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Banco di Napoli

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Title: Banco di Napoli  
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Subject: Banking in Eritrea, Index of Ethiopia-related articles, Banca delle Marche, Sanpaolo IMI, Intesa Sanpaolo
Collection: Banks of Italy, Companies Established in 1861, Intesa Sanpaolo Group
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Banco di Napoli

Banco di Napoli S.p.A., sometimes called in English Bank of Naples, is a brand and division of the Italian banking group Intesa Sanpaolo. It was established in 1861 and operated as an independent bank under name Banco di Napoli until 2003.

Following the acquisition of the bank at the end of 2002 by the Sanpaolo IMI group, in 2003 the bank changed its name to "Sanpaolo Banco di Napoli". The operation was carried out in two distinct phases:

  • At the end of 2002 there was the merger by incorporation of Banco di Napoli SpA, Sanpaolo IMI SpA ', resulting in the termination of the first.
  • It was later incorporated as "Sanpaolo Banco di Napoli SpA", which with effect from 1 July 2003 took over the whole business of the old Banco di Napoli.

With the merger in December 2006 of Banca Intesa and Sanpaolo IMI, the bank has now become part of the group Intesa Sanpaolo and has resumed its former name of Banco di Napoli SpA

Contents

  • History 1
  • The present structure 2
  • Presidents of the bank 3
  • See also 4
  • Notes 5

History

The Banco of Naples is one of the most important and oldest historic Italian banks, as its origins date back to the so-called public benches of charitable institutions, which arose in Naples between the sixteenth and seventeenth centuries, especially at a pawnshop "Tour of Mercy "founded in 1539 on a pledge to lend without interest, which in 1584 opened a case of deposits, recognized by a proclamation of the viceroy of Naples in the same year.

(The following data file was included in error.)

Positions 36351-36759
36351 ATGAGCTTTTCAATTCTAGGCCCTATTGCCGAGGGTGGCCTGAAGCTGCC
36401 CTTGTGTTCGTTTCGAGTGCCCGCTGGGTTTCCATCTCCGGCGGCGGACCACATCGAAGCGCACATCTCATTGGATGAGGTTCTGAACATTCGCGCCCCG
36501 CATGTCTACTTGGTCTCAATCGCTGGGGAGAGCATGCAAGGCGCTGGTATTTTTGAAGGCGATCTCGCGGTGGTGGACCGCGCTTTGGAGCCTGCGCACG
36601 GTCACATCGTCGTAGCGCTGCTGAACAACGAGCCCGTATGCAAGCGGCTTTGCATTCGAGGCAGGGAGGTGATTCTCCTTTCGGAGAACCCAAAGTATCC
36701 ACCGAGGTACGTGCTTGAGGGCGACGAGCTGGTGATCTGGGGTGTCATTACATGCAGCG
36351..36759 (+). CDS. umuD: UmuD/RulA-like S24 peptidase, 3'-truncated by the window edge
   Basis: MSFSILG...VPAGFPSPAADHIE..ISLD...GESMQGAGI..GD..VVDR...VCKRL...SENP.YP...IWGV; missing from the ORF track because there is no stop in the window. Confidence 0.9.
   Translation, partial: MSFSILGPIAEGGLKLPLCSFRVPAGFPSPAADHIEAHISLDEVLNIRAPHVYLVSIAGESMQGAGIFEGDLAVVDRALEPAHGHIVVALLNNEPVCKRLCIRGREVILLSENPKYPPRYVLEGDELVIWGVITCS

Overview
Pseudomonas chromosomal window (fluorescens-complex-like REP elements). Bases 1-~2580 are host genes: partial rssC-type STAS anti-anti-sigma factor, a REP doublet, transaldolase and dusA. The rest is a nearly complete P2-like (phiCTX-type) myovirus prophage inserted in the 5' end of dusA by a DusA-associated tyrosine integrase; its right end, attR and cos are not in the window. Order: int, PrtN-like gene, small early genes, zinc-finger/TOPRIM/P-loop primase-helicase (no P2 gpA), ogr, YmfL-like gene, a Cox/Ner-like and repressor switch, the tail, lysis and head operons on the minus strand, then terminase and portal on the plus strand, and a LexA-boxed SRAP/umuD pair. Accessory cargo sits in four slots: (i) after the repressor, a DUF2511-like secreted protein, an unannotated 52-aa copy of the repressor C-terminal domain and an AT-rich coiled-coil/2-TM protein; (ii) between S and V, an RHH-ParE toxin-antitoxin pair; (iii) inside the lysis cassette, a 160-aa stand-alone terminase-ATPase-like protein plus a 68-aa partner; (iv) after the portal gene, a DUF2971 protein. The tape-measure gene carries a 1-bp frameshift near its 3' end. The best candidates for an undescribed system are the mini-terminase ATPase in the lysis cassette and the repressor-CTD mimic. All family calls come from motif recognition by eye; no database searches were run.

Seven other similar institutions were later founded in Naples between 1587 and 1640:

  • "Bank of the Poor" (1563)
  • "Bank of the Annunciation" (1587)
  • "Bank of the People" (1589)
  • "Bank of the Holy Spirit" (1590)
  • "Bank of Sant'Eligio" (1592)
  • "Bank of St. James and Victoria" (1597)
  • "Bank of the Savior" (1640).

After nearly two centuries of activities independently of each other, a decree of Ferdinand IV of Bourbon, in 1794, leading to the unification of the eight existing institutes into a single structure that is called Banco National of Naples.

Following the political changes that took place in the nineteenth century in Naples and Southern Italy, also the Banco of Naples changes name and structure. Passing from the realm of the Bourbons to the matrix Napoleon, the king of Naples, Joachim Murat attempts to transform the Bank into a limited company similar to the Bank of France and create the Bank of the Two Sicilies, bound to have the same functions through the Bank Court and the Case of Private. With the revolutionary upheavals of 1849 loses agencies Sicilian who founded the Banco of Sicily. New changes take place in 1861 with the unification of Italy, the changes that mark the birth of the name Banco of Naples, the bank will be responsible for the issuance of the currency of the Kingdom of Italy for 65 years.

The present structure

The integration of Banco di Napoli into the group Sanpaolo IMI led to its geographical operating area being reduced: all branches in northern and central Europe, which would have overlapped with the existing structure of the parent company, were closed or moved. However, at the same time the southern branches of Sanpaolo IMI were transferred into the newly-renamed Sanpaolo Banco di Napoli.

In the Italian regions of Abruzzo, Molise, and Lazio, which were areas where the Banco di Napoli was historically less strong because before the Italian unification they had not been part of the Kingdom of the Two Sicilies, here at first after the take-over the branches of the bank were incorporated into the Sanpaolo; but later in Abruzzo and Molise it was decided to incorporate them into the Banca dell'Adriatico.

At present, therefore, the Banco di Napoli operates only in Campania, Apulia, Basilicata, and Calabria, with the exception of one branch at the Palazzo Montecitorio in Rome. The bank's network still includes some 687 branches, and it has approximately 5,750 employees.

Presidents of the bank

See also

Notes

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